Cyrus’s Shepherd’s Pie with Oomph and Aah
Minced lamb is very popular in India, not just because it tastes great but also because it is an ideal way to stretch a small quantity into a large family dish. This is a simple take on a favourite of mine - the Country Captain, or Indian shepherd’s pie, which featured among the dishes that I cooked for Her Majesty The Queen on her Diamond Jubilee tour.
|For the topping:|
|4–5||large baking potatoes|
|25ml (1fl oz)||double or single cream|
|A pinch||of ground nutmeg|
|1-2||green bird’s-eye chillies, seeds removed if liked, finely chopped|
|½ tsp||cumin seeds, lightly toasted in a dry frying pan and crushed with a pestle and mortar|
|Salt and freshly ground black pepper|
|For the filling:|
|1 tbsp||vegetable oil or rapeseed oil|
|8cm (3¼in)||piece cassia bark or cinnamon stick|
|500g (1lb 2oz)||lamb mince|
|2-3||onions, finely chopped|
|5||garlic cloves, crushed|
|1 tbsp||freshly grated root ginger|
|2 tbsp||ground coriander|
|1 tbsp||ground cumin|
|1 tsp||garam masala|
|2 heaped tbsp||tomato purée|
|2 heaped tbsp||chopped fresh coriander|
You will need a large casserole dish.
First prepare the topping. If you’re in a hurry, cut the potatoes into chunks, boil them in salted water for 20 minutes, then drain and mash. But for the best results, bake the potatoes: preheat the oven to 200°C/400°F/gas 6, place the potatoes directly on the oven shelf and bake for about 1 hour. Remove the baked potatoes from the oven, and while they are still warm cut them in half and scoop the flesh into a bowl. Push the flesh through a fine sieve or a potato ricer into another bowl.
Whichever method you use to cook the potatoes, once they are mashed mix in the eggs (you can use just the yolks if you prefer, and save the whites for another purpose), along with some cream to loosen the mix. Season with a pinch or two of ground nutmeg, some finely chopped green chilli, crushed cumin seeds and salt and pepper, and mix thoroughly.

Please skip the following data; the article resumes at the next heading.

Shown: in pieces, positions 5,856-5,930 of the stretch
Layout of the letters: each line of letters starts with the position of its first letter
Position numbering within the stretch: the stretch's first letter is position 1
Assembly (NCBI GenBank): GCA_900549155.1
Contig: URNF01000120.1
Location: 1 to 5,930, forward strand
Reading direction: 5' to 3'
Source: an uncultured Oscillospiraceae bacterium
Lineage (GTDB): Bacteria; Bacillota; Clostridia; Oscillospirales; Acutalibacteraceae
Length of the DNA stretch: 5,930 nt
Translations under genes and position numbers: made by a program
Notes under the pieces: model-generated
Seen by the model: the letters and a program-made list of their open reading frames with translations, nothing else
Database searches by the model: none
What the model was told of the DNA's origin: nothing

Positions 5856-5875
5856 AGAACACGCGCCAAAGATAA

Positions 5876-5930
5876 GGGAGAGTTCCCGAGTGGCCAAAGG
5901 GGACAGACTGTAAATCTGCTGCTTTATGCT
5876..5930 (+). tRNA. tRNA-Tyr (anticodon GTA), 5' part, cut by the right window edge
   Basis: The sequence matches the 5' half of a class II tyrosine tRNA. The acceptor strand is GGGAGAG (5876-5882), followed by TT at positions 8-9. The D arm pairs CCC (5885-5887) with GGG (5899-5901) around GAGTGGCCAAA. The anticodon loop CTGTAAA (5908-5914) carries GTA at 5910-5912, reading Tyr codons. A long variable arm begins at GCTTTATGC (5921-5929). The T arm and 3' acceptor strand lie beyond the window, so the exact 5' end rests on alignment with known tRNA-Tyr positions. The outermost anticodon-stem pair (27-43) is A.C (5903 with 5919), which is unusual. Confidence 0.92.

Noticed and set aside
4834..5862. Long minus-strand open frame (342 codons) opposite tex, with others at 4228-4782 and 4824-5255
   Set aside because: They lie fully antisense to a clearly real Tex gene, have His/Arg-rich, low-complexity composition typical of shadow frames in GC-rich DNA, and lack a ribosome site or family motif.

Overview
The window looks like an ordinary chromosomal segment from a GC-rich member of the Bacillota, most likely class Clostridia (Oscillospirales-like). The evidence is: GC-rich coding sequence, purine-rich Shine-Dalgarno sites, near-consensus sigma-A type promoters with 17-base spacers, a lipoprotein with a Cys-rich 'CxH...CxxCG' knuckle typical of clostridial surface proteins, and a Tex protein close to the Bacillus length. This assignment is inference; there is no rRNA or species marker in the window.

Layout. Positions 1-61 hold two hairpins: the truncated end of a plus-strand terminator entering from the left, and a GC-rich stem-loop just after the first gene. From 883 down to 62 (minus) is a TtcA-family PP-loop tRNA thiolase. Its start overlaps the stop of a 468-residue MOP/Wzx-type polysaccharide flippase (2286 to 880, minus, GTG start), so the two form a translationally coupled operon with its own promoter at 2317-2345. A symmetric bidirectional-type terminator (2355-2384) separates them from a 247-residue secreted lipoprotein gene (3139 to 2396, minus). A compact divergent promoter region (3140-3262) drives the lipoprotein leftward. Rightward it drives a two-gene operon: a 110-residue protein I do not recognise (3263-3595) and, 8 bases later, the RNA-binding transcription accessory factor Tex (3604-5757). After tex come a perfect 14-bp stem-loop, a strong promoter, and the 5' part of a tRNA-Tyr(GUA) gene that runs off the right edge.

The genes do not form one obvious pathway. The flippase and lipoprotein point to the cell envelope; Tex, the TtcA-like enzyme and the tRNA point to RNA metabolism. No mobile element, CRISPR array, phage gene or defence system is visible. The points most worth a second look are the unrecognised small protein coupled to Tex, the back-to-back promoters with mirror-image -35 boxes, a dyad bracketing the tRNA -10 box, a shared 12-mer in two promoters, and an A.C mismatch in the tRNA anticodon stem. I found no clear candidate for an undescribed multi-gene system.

Now prepare the filling. Heat a large casserole dish, add the oil, and when it’s hot add the bay leaves and cassia or cinnamon, then fry on a medium heat for a couple of minutes. Turn the heat off, add the butter and let it melt.
Put all of the remaining filling ingredients except the fresh coriander in a large bowl and mix thoroughly. Turn a medium heat back on underneath the casserole dish and add the filling mixture, along with 100ml (3½fl oz) water. Stir and cook for 5-6 minutes. Stir once more and cook for a further 10-15 minutes, then remove the lid and cook until the mixture is nearly dry. Meanwhile, preheat the oven to 200°C/400°F/gas 6.
Stir the chopped coriander into the cooked mixture and pour into a baking dish. Discard the bay leaves and cassia or cinnamon and level the surface. Cover the mince with the spiced mash topping and cook on the top shelf of the oven for 15-20 minutes until nicely browned. Serve with some crusty bread.